Right, that’s me. The sun is shining, chores done, been for a walk, supper organised. Let me just take my Barbour off, nip to the loo … oh, and take a look in the bookcase to see whether I was right about the definition of that Latin word in Tatler. Now, that’s delving back to my school days – boarding school, that is, although I was a day pupil. Who else was going to exercise the ponies?! Mummy certainly couldn’t, she was too busy entertaining, organising dinner parties with characteristic aplomb, checking the wine cellar and making sure the labs hadn’t chewed the wellies in front of the Aga again! Oh, the life of the posh!
How utterly ridiculous! However, last week it came to light that a body called Perspectus Global – having nothing better to do, obviously – had taken it upon themselves to carry out a nationwide survey designed to reveal those traits which Brits consider are representative of true ‘poshness’. Well, one would, wouldn’t one! The thing is, I don’t really see the point other than to antagonise, as ever.
‘48 percent of us know someone who is properly posh, which according to the survey means they would never say ‘cutlery’, but they know how to properly eat with a knife and fork.’
Chloe Morgan for Mailonline, 12 May 2021, ‘Are YOU officially posh? …’
Well, what I would suggest is that he/she – as opposed to ‘they’ – would be more accomplished in terms of the written word and the correct use of punctuation. Moreover, ‘they know how to properly eat with a knife and fork’? Seriously? That is deemed posh?! Eating correctly and holding one’s knife and fork in the correct way – let alone in the correct hands – should be a given! Nothing to do with being posh, it’s called manners. Remember them?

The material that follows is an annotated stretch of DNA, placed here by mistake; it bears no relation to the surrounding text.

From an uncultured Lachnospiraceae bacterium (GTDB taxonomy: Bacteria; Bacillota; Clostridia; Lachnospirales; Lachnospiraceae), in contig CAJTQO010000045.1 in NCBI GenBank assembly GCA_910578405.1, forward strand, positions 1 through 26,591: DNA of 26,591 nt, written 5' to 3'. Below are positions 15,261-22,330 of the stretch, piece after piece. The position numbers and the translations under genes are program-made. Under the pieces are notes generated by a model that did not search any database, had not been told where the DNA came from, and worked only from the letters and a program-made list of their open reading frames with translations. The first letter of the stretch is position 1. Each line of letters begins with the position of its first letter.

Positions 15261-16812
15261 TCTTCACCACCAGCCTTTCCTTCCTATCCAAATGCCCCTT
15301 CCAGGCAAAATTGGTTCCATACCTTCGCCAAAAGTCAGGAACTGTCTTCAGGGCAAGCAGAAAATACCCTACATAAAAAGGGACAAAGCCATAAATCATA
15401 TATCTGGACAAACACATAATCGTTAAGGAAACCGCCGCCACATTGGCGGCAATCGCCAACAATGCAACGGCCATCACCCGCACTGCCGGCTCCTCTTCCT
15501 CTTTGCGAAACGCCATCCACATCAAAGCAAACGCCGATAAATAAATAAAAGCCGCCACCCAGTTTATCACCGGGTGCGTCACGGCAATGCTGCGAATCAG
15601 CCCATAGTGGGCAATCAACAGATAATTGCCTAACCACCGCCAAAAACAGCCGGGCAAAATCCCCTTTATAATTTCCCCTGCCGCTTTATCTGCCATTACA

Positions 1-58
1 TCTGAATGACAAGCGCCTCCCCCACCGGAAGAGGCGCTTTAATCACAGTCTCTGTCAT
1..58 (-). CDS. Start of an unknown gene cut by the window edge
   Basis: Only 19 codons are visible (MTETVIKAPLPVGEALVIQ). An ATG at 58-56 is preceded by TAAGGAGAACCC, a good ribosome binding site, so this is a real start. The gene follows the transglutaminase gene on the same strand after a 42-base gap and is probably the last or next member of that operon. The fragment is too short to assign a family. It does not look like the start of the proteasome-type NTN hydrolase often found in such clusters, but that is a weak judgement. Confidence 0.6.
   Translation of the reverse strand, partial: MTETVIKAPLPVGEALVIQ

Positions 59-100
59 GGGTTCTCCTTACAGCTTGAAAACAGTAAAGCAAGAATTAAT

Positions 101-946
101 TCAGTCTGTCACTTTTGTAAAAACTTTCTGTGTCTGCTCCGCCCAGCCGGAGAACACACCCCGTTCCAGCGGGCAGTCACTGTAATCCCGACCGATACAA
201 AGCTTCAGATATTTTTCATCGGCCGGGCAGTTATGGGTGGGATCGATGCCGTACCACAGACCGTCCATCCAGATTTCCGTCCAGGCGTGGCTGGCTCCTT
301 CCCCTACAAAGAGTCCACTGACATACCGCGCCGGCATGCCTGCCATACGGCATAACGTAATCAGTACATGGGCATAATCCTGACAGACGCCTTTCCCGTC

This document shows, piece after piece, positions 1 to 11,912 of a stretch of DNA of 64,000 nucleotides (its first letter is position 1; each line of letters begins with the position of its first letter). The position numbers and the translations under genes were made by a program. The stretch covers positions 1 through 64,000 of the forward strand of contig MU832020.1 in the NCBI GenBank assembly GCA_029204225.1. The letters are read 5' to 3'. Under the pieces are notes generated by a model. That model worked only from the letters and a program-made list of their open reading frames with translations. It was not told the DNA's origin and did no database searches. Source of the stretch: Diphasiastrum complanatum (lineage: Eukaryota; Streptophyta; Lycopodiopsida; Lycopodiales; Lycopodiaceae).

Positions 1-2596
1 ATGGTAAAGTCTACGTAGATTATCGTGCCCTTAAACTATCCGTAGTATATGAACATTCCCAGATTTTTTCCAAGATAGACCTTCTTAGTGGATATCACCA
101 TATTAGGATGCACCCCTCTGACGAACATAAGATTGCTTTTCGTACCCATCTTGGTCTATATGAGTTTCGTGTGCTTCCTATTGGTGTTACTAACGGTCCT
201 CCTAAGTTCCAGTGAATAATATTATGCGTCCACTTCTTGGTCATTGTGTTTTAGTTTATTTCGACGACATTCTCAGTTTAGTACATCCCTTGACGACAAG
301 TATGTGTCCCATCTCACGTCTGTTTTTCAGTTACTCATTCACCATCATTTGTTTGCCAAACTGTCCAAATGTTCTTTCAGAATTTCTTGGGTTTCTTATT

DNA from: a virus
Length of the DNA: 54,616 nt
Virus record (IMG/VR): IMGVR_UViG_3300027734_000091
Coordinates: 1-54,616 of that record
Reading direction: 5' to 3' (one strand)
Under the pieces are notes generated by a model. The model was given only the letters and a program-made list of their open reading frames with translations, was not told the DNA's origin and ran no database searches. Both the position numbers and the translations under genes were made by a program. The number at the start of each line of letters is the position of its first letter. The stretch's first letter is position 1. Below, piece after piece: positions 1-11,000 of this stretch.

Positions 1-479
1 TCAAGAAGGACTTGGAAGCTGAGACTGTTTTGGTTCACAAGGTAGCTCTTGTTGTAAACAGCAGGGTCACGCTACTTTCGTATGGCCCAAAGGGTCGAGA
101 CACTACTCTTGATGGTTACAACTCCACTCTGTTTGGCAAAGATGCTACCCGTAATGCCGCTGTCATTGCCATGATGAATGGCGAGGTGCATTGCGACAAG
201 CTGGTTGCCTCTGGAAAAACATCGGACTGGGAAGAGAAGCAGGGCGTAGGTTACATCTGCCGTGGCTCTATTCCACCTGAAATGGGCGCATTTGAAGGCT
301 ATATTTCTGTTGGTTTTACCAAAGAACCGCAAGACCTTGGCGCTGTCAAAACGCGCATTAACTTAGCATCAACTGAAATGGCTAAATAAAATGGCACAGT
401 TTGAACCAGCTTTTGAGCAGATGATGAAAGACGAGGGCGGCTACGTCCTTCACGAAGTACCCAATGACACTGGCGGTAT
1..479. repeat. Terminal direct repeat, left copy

I despair on so many levels. Why/how in this aggressively ‘woke’ climate is there no repercussion for the use of the word ‘posh’? Rhetorical, of course, for ‘posh’ is an insult – nay, an attack – on those deemed to have by those who have not; on those deemed to be privileged. Free speech is a thing of the past to all but the ‘chip’-driven left who make it their mission to ignore context, instead giving free-rein to their inner resentment on social media which, in turn, manifests itself in online, anonymous, bullying. Cowardly in the extreme, they are confident on this platform, all too aware that their chosen ‘victims’ will not retaliate. Why? Too posh? Only if one is suggesting they are in possession of both manners – and a brain!
Inverted snobbery. Alive and well. Always a one-way stream. Embarrassing. Pathetic. unnecessary. Anything else? Yes, sadly predictable. Aside from the underlying reasons for this survey – sugar-coated in humour – there is much irony in the mocking of many of the traits listed: for example, ‘you have shelves full of books’, ‘you know Latin’ (‘know’ Latin?!) and ‘you are good at small talk’. In other words, ‘you are EDUCATED’? Positively unacceptable! When did it ever become an asset to be ignorant?